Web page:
Let’s be honest: estimating is hard. And one of the reasons for this is the cost of construction material, as it changes frequently. Other expenses, like labor and overhead are somewhat more predictable, especially once you have a good handle on how long it takes to accomplish a task. Just plug that number in and multiply it by your hourly labor costs. If the cost of wages increases, then you just adjust the hourly figure. Add a little bit for contingencies like delayed materials delivery, and you’re in business.
Unfortunately, materials costs are less predictable. Why? There are a lot more variables to construction materials. Besides the standard forces of supply and demand, along with the price of raw materials, other issues can influence materials costs. For instance, high tariffs involving various countries can increase costs. Regulatory issues can increase production costs, as well. Supply chain disruptions also influence pricing, and they tend to be less predictable.
Of course, your ability to find the price of a certain item is crucial to accurate estimating. And, accurate estimates substantially increase the chance of arriving at a price which is fair for both you and the customer. Underestimate by too much, and you’ll lose money. Overestimate, and your customer might get soaked. The ideal is to get an estimate that fairly compensates your company while remaining competitive. With that in mind, here are some ways to go about getting accurate numbers. Besides the method, we’ll talk about when to use each one, and where it falls short.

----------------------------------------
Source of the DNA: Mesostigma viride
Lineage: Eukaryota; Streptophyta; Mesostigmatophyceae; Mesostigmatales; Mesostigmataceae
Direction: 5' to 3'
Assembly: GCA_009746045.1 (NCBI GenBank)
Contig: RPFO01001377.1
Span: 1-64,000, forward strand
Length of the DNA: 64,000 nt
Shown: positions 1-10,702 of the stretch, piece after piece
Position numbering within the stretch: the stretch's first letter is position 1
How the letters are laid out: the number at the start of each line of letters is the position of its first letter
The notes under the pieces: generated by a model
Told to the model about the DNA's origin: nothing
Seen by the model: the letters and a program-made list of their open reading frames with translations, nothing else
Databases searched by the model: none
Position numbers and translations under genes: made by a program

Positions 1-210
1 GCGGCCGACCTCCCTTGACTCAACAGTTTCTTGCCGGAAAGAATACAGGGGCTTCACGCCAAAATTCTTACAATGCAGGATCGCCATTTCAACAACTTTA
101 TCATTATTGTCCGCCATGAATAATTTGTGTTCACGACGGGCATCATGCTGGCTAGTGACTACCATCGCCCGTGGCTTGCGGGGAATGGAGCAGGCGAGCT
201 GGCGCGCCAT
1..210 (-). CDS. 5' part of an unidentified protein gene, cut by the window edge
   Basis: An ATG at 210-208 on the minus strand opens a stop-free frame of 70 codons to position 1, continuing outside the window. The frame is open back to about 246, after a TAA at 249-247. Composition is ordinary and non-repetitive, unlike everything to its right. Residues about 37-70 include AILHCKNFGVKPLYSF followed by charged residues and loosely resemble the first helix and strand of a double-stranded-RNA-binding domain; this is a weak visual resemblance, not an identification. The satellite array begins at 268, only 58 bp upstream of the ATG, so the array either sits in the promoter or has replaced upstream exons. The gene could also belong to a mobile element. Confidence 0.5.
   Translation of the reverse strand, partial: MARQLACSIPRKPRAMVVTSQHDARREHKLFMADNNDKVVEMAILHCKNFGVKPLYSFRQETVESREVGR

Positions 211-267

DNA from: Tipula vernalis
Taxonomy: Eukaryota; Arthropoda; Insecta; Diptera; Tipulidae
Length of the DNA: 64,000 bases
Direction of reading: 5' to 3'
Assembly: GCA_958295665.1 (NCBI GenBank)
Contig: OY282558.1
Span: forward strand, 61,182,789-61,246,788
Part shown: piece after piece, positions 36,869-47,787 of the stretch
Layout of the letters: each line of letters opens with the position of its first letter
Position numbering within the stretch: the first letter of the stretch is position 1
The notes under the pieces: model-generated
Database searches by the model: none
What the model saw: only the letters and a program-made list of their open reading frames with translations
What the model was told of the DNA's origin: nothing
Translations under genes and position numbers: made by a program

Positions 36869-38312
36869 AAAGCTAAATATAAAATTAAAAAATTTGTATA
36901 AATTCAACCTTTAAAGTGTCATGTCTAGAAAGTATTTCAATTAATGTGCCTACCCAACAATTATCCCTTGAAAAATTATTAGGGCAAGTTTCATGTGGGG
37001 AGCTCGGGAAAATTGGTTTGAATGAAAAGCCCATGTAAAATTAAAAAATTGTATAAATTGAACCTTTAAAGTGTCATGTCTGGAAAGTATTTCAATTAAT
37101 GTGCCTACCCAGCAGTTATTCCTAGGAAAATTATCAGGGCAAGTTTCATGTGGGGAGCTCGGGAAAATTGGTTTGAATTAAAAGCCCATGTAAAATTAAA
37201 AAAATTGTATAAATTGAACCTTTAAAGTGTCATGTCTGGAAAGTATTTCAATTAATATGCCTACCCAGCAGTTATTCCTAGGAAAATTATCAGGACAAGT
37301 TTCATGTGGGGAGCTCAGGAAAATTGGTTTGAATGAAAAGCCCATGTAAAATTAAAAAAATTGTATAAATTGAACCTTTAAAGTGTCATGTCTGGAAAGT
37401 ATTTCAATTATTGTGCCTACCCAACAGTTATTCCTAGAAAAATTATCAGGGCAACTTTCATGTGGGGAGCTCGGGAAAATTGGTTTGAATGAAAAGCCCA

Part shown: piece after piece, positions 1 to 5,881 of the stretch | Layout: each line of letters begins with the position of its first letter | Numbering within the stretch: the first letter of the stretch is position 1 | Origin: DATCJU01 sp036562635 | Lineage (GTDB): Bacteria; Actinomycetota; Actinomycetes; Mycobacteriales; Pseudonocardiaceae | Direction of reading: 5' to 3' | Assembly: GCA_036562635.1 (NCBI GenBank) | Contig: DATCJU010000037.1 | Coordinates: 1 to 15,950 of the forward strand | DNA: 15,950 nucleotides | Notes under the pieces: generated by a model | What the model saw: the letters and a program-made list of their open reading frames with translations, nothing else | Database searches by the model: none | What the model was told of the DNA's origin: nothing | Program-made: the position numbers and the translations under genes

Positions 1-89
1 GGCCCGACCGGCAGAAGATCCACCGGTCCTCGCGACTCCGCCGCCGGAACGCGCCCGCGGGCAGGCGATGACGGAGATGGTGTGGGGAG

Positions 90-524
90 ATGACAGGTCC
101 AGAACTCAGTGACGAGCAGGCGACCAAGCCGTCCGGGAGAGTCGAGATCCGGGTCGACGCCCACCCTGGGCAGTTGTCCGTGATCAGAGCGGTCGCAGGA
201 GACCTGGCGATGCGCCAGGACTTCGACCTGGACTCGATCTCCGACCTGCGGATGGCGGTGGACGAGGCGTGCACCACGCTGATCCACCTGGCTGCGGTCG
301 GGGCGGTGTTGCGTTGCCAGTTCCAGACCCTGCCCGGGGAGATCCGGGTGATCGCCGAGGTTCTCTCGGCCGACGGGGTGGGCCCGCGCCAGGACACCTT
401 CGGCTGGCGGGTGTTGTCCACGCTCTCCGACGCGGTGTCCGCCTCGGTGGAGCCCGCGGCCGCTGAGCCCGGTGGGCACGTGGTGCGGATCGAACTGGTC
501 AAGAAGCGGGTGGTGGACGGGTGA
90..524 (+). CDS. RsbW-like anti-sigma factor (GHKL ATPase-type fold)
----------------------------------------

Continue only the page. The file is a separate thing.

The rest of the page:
Proven Sources To Find the Cost of Nearly Every Construction Material
1. Consult Internal Price Lists
If you’ve been in business long enough, there’s a good chance you have internal records that reflect prices paid for materials in the past. Typically, this data is gathered from the invoices sent to you by suppliers. Or, if the materials were paid for upfront, like you might do at a hardware store, there are receipts. Contractors that have good internal controls and effective project management will input these costs into project records. In addition, there should be a spreadsheet that records the unit prices for these supplies.
As the saying goes, the best predictor of the future is the past. If you paid 5 cents each for a certain size of screw a couple months ago, there’s a decent chance that you’ll still pay that now. In addition, these numbers give a realistic view of how many units you use for each project type, which helps with takeoffs.
Things like supply shortages and discontinued brands can cause pricing to change relatively fast. If you have a significant amount of historical data, you’ll be better prepared to predict the effect of normal inflation, but newer companies can’t always do this. Instead, you’ll need to check periodically to see if there have been any pricing changes. Often, you have a pretty good idea based on the most recent hardware store run, but there are limits.